The European Commission gave the Commerce Ministry $670,000 Thursday to help it establish intellectual property protections required by the World Trade Organization.
In a country where knockoffs of consumer items from books and compact discs to watches and handbags are for sale in every town, Cambodia needs all the help it can get, Commerce Secretary of State Sok Siphana said.
“There is a strong argument that Cambodia is so poor that the people need copied books and music, and that argument has its points,” he said. But he maintained that the selling of pirated materials must be curbed.
When Cambodia joined the WTO in October, several of the 47 laws it promised to pass included a patent law and enforcement of copyright. By Jan 1, 2007, Cambodia must have intellectual property standards in place.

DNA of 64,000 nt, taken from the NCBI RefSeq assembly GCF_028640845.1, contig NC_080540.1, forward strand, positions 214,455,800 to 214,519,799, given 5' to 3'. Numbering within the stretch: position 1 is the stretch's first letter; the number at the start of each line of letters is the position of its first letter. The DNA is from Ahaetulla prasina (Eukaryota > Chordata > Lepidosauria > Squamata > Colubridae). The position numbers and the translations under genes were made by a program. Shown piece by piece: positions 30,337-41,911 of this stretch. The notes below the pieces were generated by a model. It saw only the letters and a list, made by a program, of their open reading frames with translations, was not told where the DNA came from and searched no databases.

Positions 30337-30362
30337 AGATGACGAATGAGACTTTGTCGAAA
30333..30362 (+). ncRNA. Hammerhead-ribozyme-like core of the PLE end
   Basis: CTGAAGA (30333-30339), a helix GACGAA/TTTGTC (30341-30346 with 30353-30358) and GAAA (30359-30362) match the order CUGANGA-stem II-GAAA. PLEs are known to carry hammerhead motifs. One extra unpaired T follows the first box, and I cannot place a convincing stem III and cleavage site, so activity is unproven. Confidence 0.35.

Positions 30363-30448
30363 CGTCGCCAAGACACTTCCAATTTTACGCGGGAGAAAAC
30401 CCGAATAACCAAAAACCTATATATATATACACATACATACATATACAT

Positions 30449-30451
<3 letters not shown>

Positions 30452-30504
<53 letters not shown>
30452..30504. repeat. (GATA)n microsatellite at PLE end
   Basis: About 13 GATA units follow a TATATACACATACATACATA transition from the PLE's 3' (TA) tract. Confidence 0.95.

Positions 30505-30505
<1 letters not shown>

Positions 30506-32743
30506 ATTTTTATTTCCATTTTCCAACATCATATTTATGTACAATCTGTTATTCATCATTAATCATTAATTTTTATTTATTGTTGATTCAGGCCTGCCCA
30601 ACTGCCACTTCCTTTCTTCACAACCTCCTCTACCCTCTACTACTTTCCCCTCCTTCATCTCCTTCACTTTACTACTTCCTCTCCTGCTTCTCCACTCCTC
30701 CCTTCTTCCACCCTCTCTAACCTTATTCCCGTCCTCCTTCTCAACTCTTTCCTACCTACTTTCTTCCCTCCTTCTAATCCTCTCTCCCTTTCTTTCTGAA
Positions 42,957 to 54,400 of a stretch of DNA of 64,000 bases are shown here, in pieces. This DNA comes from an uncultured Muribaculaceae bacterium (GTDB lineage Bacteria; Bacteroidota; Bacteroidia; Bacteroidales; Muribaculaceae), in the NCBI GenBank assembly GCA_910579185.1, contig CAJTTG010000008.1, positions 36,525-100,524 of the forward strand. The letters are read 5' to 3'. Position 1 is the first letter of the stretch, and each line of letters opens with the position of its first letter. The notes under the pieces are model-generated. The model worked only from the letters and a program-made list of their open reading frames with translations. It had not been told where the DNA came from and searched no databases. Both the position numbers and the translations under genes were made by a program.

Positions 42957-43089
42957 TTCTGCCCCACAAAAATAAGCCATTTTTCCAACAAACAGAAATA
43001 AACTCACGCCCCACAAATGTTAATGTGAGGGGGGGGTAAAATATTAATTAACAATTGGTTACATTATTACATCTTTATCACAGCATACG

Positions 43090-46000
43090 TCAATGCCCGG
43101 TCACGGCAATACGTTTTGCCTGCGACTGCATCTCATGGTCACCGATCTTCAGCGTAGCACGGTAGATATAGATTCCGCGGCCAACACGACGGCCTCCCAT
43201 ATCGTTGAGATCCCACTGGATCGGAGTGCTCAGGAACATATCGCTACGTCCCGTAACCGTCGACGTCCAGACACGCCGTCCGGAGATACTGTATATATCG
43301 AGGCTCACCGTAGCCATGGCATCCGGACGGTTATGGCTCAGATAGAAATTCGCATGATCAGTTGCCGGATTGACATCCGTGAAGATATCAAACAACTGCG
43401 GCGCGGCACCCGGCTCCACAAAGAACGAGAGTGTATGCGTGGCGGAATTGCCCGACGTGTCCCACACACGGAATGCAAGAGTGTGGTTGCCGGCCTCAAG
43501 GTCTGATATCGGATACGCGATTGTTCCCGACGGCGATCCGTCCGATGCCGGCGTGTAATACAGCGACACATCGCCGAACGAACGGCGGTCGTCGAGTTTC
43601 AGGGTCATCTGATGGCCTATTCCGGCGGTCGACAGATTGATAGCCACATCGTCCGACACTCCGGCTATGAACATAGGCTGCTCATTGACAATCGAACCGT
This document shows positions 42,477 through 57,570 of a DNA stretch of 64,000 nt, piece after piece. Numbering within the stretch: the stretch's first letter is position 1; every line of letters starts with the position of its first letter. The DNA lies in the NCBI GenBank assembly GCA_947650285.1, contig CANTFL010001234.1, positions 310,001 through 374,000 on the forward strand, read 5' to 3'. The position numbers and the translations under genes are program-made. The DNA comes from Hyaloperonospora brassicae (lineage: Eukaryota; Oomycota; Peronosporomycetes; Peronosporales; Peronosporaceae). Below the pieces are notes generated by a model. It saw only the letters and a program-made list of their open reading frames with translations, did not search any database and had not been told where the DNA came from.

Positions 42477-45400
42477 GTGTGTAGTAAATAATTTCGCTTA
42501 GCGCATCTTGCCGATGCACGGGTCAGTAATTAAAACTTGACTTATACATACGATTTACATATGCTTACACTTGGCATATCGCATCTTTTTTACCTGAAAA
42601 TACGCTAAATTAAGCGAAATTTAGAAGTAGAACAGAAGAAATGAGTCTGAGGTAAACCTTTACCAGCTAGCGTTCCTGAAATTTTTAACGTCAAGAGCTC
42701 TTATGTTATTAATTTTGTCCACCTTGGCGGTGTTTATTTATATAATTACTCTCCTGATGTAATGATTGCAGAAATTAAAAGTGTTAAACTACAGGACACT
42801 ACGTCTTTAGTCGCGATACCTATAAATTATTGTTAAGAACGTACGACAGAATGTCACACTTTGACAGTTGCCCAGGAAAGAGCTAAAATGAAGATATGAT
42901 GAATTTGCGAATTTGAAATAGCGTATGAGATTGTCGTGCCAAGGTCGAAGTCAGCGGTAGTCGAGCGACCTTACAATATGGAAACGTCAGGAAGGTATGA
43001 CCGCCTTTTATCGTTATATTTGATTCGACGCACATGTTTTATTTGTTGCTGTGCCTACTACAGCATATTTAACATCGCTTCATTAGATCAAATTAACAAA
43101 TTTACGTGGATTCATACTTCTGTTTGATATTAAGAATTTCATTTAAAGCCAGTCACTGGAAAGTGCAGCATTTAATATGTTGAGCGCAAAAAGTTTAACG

This involves enforcing trademarks, such as a business’s name and logo, patents that protect ideas and copyrights that govern the reproduction of art, writing and music.
Geographic indicators also need to be protected, according to Cambodia’s WTO commitments, by the elimination of products identified as being from countries they are not.
But Sok Siphana said knockoff products will not disappear from Cambodian marketplaces soon.
“You cannot unilaterally eliminate this organized criminal activity overnight,” he said.
Thursday’s grant will go toward translating European Union intellectual property laws into Khmer, training commerce officials on patent law, help in writing new regulations and educational materials. The award coincided with the publication of a Cambodian investment guide for EU companies.
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